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          But for some of us, our place is in the frost just outside of that circle of enveloping Christmas joy. To watch from the periphery. With aching hearts to see the Yuletide light twirl around, and choose to not settle on us. To see everyone else caught up in the giddy joy of the festive days, and wonder what we did wrong to not feel as light and as free and as hopeful. Within us we carry a quiet hurt that God’s magic wand somehow missed us. We hurt that we seem to carry burdens not cast on others. New burdens, old ones from years and old years before. Always us, the choice beast of burden. The grief inside us is a hurt we try to damp down and hide, because it seems to uncharitable to mar the beauty of the season with something that shouldn’t be there. It’s a shame we try to camouflage, that the joy everyone is experiencing is withheld from us, and it’s a wart we don’t want others to see.

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          So, some of us retreat from the world during the season of goldreds. Why inflict our black of hopelessness and despair on others? we ask ourselves. Why beg sympathy from the abundance of the joyful? We retreat, and we hope no one notices because we have no answers to their prodding queries. We retreat out of shame because we bear the black mark of sorrow, a defect that stands out more in the face of so much surrounding merriment. We retreat and hide because it’s much easier on everyone this way.

          But if retreat from cheer is not an option in the Christmas season,  we might plaster on a smile, pretend an ebullience that is not there, so as not to be singled out for a Yuletide inquisition. It gives us anonymity, and allows us to blend into the background of happy. No worries here, move on, please, we grin till it hurts. Pretense buys us the relief of space and time away from the reality of the emptiness in our own lives, where lives a barrenness that refuses to die. And so, we laugh along with others, and hope the hollowness doesn’t show, and pretend to love and be loved.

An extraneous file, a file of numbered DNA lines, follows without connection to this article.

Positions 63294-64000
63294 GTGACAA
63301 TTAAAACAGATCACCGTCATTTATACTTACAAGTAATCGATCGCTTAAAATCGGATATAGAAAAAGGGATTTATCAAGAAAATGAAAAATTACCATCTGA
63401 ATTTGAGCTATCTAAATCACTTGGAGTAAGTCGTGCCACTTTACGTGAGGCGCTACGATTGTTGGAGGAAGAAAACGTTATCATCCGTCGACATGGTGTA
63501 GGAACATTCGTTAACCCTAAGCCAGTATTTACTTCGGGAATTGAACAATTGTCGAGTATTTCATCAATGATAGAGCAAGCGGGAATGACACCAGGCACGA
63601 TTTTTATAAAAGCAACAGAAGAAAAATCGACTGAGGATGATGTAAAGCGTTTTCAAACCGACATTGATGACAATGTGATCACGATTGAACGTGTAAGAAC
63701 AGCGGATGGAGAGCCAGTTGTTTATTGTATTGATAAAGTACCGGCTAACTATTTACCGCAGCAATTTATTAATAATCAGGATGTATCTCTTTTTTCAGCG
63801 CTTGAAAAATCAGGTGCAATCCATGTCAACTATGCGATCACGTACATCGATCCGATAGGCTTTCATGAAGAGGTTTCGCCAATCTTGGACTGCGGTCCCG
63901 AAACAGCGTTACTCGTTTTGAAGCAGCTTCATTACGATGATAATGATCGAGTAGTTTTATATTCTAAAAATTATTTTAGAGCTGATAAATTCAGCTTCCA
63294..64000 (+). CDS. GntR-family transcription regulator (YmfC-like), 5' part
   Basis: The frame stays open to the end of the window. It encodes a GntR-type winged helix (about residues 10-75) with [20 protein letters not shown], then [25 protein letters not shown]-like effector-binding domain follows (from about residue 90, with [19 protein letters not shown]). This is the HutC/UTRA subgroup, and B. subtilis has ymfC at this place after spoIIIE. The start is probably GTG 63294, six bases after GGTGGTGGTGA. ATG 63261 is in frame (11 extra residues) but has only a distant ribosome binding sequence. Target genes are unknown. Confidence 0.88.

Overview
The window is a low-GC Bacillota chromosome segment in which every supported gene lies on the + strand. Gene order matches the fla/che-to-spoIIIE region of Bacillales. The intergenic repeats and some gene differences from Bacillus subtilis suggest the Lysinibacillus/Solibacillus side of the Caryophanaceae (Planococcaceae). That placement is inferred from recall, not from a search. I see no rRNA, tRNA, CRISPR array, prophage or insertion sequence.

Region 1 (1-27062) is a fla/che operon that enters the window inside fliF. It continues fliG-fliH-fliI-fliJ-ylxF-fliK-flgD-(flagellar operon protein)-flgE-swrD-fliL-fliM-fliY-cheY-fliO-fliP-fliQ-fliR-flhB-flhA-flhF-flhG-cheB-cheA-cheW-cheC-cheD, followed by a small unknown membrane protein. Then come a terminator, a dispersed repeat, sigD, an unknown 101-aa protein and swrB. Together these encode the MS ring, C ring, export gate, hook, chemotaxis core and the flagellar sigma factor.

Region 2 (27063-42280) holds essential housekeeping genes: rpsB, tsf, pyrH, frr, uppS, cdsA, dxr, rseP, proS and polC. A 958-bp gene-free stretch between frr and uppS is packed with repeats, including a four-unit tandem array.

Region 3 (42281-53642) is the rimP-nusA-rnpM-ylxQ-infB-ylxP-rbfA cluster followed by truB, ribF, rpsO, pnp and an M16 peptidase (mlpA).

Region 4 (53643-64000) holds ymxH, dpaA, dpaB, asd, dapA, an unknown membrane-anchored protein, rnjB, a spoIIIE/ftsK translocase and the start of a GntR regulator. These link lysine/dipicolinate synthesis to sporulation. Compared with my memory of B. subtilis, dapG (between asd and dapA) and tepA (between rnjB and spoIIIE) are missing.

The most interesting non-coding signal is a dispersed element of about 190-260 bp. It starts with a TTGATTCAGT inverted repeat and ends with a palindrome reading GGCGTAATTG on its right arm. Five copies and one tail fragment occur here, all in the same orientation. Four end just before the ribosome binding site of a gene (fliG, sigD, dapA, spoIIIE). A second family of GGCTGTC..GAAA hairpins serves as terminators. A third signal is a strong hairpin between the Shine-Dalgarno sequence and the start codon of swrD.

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          Yet, nothing blinds us from seeing that emptiness has a weight that bears down harder than fullness.

          And the cross bites deep into our wounded shoulders.

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          In our little nook in the frost, an ancient truth almost escapes us ~ Christmas is not about us. A Christian pilgrim Christmas is about Love. Love born of holy obedience. Love blossoming and flourishing in the kingdom of hardship. Love birthed to bring joy to sorrowing hearts.

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          A Christian Christmas is the wounded pilgrim taking Jesus-joy to the fellow wounded. It is the meal we cook for the lonely when we too only have emptiness to return to. It is the card we send to someone who needs to know love, although ours is the address everyone forgets. It is the prayers we sob for broken hearts in other homes when our own children have broken our hearts. The gentle empathy offered by a lonely widow whose husband will never return, to a young, frazzled wife whose husband works far from home.